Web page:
The alleged shooter in the murder of a Wesleyan student was arraigned this morning and remains in jail after the judge raised his bond to $15 million dollars. Officials at Wesleyan University hope the news will help restore normalcy to the campus.
29-year old Stephen Morgan looked unkempt in court this morning, with longish hair and dressed in a blue jail jump suit. His decision to turn himself in to police last night seems to have put an end to an unsettling two days for the Wesleyan University community.
Student Johanna Justin-Jinich was murdered on Wednesday.
President, Michael Roth spoke briefly to reporters after a private memorial vigil.
Roth reflected on the school’s emergency plans and was thankful that no one else was hurt after the shooting at Broad Street Bookstore.
“And it was very important over the last two days to exercise prudence, not panic.”
School officials had advised students to stay inside following information from police that the university, particularly Jewish students, could be a target.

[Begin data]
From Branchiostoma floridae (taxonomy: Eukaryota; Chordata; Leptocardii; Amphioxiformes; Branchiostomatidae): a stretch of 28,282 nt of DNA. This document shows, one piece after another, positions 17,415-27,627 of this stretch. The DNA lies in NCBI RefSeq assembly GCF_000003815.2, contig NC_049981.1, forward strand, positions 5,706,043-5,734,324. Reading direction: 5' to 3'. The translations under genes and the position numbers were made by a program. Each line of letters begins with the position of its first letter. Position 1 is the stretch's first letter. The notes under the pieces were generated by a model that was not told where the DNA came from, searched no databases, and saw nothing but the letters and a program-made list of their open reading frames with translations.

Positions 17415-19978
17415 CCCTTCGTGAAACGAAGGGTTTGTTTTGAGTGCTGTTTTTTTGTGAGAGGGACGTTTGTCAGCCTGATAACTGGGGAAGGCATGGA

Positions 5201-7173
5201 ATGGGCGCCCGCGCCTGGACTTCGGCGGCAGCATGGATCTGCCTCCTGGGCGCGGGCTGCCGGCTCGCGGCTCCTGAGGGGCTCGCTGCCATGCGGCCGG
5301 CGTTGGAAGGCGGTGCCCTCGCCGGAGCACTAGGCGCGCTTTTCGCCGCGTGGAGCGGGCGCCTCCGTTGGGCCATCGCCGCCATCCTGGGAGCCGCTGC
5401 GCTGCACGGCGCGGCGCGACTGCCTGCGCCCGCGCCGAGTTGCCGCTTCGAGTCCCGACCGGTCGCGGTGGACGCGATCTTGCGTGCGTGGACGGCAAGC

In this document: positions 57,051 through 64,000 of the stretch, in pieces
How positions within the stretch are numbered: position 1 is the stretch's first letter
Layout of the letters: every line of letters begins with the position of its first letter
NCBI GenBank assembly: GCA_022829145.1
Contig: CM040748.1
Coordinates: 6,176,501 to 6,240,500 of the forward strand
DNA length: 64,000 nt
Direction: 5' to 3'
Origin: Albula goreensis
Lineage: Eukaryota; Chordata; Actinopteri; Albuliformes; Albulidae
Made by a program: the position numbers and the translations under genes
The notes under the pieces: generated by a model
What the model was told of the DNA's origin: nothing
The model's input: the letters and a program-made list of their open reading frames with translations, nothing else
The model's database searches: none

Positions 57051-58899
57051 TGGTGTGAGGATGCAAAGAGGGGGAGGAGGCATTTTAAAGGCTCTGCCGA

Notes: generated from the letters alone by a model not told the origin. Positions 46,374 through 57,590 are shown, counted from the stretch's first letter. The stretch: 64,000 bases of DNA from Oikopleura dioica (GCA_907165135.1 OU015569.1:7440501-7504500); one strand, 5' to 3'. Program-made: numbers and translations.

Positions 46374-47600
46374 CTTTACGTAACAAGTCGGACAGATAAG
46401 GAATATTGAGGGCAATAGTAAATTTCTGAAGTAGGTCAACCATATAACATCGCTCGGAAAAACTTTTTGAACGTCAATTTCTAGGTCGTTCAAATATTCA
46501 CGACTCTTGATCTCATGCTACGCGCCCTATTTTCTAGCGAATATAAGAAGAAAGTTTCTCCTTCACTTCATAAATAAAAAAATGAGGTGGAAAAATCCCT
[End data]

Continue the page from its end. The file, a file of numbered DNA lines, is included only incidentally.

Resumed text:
Morgan’s attorney, Richard Brown refutes that information.
"The evidence or the claims that that students at Wesleyan were in jeopardy are from our part of view, speculation.”
Brown says Morgan is in a state of shock about his arrest and will plead not guilty. His attorney also took time to criticize the media for devoting so much time to this case rather than to everyday violence found in urban communities.
“We get a white person allegedly killing another white person at an upscale college and we get people from Boston, New York, and Connecticut putting it on the front page of the paper and start of the evening news.”
Wesleyan’s campus is still quiet after many students left while the alleged gunman was still lose. But starting next week, the university will begin a flexible exam schedule for students to get them back to activities that take place at the end of the semester.
A few blocks away at Broad Street Bookstore, the yellow police tape has been removed.
And while the bookstore remains closed, there are no signs left of what transpired Wednesday except for a small pile of pink roses that were left on the bookstore’s steps.